Danbury’s Leahy’s Fuels celebrates 100 years as family business
Any successful small-business owner will say that in order to remain viable and relevant, the company must adapt to changes.
Leahy’s Fuels traces its roots to a piston pins manufacturing plant founded in 1917 by John W. Leahy on what used to be Crosby Lane in downtown Danbury. Through the years, Leahy’s Fuels has serviced and lubricated automobiles, sold appliances, and sold oil and propane.
It is a formula that has allowed the company to reach its 100th anniversary. Even rarer these days is that the company has reached the century mark while being owned by the same family.
“We’re still here and still going forward and adjusting,” John “Jack” Stetson, owner of the company, said.
Stetson is the step-grandson of the company’s founder, who married Stetson’s grandmother, Gladys, when he was 40 years old.
“Up until then he was a bachelor,” Stetson said of Leahy. “His duty to life was work.”
Leahy had been working at a hat factory, like so many others in the early 1900s, when his father died. Leahy felt an obligation to take care of his mother, Stetson said, so he quit his factory job and started a business building piston pins for the automobile industry. The business was located on Crosby Lane, near what today is Crosby Street.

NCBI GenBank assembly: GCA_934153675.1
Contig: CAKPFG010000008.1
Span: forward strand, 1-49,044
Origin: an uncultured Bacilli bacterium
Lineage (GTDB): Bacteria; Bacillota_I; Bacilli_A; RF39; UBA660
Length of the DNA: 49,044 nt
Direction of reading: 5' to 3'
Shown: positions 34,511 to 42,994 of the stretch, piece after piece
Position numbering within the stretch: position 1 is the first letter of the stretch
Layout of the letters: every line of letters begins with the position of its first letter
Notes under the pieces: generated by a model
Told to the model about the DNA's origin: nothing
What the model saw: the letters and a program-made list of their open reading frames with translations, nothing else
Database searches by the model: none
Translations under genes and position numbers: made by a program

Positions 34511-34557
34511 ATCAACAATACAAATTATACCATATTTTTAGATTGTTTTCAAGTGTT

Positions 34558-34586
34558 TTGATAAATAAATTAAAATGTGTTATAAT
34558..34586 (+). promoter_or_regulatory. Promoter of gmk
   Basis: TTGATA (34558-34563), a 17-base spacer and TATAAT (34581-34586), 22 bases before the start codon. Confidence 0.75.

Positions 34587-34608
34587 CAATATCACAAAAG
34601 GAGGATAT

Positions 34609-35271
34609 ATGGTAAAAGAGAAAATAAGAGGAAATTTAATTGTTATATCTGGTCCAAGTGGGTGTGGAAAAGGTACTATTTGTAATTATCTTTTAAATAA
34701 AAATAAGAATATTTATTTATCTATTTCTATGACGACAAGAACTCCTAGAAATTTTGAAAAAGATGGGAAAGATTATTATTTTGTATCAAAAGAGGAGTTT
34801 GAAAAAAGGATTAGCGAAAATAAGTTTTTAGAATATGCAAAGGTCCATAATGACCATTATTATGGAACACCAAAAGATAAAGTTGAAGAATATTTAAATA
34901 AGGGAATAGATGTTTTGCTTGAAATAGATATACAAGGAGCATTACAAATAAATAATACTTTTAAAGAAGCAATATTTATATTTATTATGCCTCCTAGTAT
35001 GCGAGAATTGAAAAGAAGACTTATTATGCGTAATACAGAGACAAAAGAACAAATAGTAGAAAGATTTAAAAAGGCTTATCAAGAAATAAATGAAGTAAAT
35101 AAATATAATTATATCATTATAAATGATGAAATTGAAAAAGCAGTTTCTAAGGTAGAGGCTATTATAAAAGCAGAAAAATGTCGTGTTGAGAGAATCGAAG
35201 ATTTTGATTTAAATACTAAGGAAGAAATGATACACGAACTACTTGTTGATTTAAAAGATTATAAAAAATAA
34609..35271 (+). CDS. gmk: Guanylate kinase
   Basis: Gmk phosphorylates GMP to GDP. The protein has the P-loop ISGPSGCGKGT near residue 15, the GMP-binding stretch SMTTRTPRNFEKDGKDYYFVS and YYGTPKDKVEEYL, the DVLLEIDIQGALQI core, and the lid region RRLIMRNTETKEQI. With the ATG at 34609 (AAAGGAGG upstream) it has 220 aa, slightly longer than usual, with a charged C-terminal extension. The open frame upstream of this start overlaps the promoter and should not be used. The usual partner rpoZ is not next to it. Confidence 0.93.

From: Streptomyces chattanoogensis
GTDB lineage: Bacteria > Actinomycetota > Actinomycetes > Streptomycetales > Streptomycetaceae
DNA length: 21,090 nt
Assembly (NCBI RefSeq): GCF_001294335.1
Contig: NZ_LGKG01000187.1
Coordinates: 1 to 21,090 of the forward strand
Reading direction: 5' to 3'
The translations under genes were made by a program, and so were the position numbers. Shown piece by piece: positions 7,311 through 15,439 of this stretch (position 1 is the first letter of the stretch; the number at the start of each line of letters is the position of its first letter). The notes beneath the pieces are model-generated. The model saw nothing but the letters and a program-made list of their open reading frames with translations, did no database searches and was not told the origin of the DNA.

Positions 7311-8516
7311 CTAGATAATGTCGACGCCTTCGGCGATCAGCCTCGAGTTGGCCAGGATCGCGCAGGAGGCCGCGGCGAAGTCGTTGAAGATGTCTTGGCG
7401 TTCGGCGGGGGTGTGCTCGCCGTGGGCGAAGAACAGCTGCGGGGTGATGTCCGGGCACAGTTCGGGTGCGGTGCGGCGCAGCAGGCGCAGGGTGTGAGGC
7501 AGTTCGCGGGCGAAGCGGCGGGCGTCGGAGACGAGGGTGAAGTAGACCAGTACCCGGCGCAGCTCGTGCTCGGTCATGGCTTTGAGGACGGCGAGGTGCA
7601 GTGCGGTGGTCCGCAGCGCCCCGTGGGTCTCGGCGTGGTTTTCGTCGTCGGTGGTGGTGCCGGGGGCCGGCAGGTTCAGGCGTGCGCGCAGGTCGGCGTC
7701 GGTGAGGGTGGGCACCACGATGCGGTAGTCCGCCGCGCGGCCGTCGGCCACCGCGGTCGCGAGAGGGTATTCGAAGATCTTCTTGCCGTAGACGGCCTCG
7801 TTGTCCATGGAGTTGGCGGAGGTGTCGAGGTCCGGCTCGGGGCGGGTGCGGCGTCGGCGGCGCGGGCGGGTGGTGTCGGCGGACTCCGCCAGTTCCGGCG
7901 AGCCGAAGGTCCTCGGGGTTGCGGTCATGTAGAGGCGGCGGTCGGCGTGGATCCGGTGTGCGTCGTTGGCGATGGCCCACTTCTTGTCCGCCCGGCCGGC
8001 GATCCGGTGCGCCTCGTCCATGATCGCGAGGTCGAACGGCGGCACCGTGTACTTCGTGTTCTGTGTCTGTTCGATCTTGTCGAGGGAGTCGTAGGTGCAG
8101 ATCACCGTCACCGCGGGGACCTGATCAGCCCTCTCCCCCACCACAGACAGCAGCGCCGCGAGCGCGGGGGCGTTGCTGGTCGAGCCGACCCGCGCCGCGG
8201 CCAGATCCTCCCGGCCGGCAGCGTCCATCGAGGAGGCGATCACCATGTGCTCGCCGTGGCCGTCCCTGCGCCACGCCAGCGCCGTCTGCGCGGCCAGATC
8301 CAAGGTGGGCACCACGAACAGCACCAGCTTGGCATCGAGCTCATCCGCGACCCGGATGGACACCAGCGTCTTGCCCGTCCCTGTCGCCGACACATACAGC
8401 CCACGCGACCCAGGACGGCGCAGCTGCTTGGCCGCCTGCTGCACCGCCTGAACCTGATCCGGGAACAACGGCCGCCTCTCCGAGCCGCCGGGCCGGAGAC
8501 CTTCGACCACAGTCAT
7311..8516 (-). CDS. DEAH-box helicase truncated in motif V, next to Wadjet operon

In 1926, Leahy saw a demonstration in Danbury of an automatic oil burner. He knew, Stetson said, that it was the future of home heating and veered the direction of the company toward selling oil. In 1929, he moved the business to its location on White Street, where he also ran an automobile lubrication business.
“He was successful right away because of demand (for heating oil),” Stetson said.
The initial storage yard was on Pahquioque Avenue in Danbury. It is now on Old Sherman Turnpike. The trucks were filled at the train station by locomotive tankers. Leahy’s Fuels used to have a wholesale terminal on Smith Street in Norwalk.
The oil was delivered by barge along the Norwalk River.
Another turning point in the company came in 1939, when Leahy decided to start selling propane in addition to oil. Gladys Leahy helped build the propane business, which is still a big part of the company’s profile.
“That’s been successful over the years,” Stetson said. “We were one of the first companies to get into propane so we were able to capture a lot of the market.”
Today, Leahy’s Fuels sells home-heating oil and propane and has a showroom at its White Street headquarters with home-heating appliances, gas fireplaces and other hearth-related products. It also designs, installs and services high-efficiency heating and cooling systems.
“We’ve carved out a niche on propane appliances,” Stephen Rosentel, president of Leahy’s Fuels, said.
Its oil and propane delivery service stretches throughout most of southwestern Connecticut and into the neighboring counties in New York.
Leahy’s employs about 50 people, many of whom have worked there for decades. Rosentel was an outside accountant working with Leahy’s Fuels until he was hired as the company’s controller in 1984. He became president in 1987.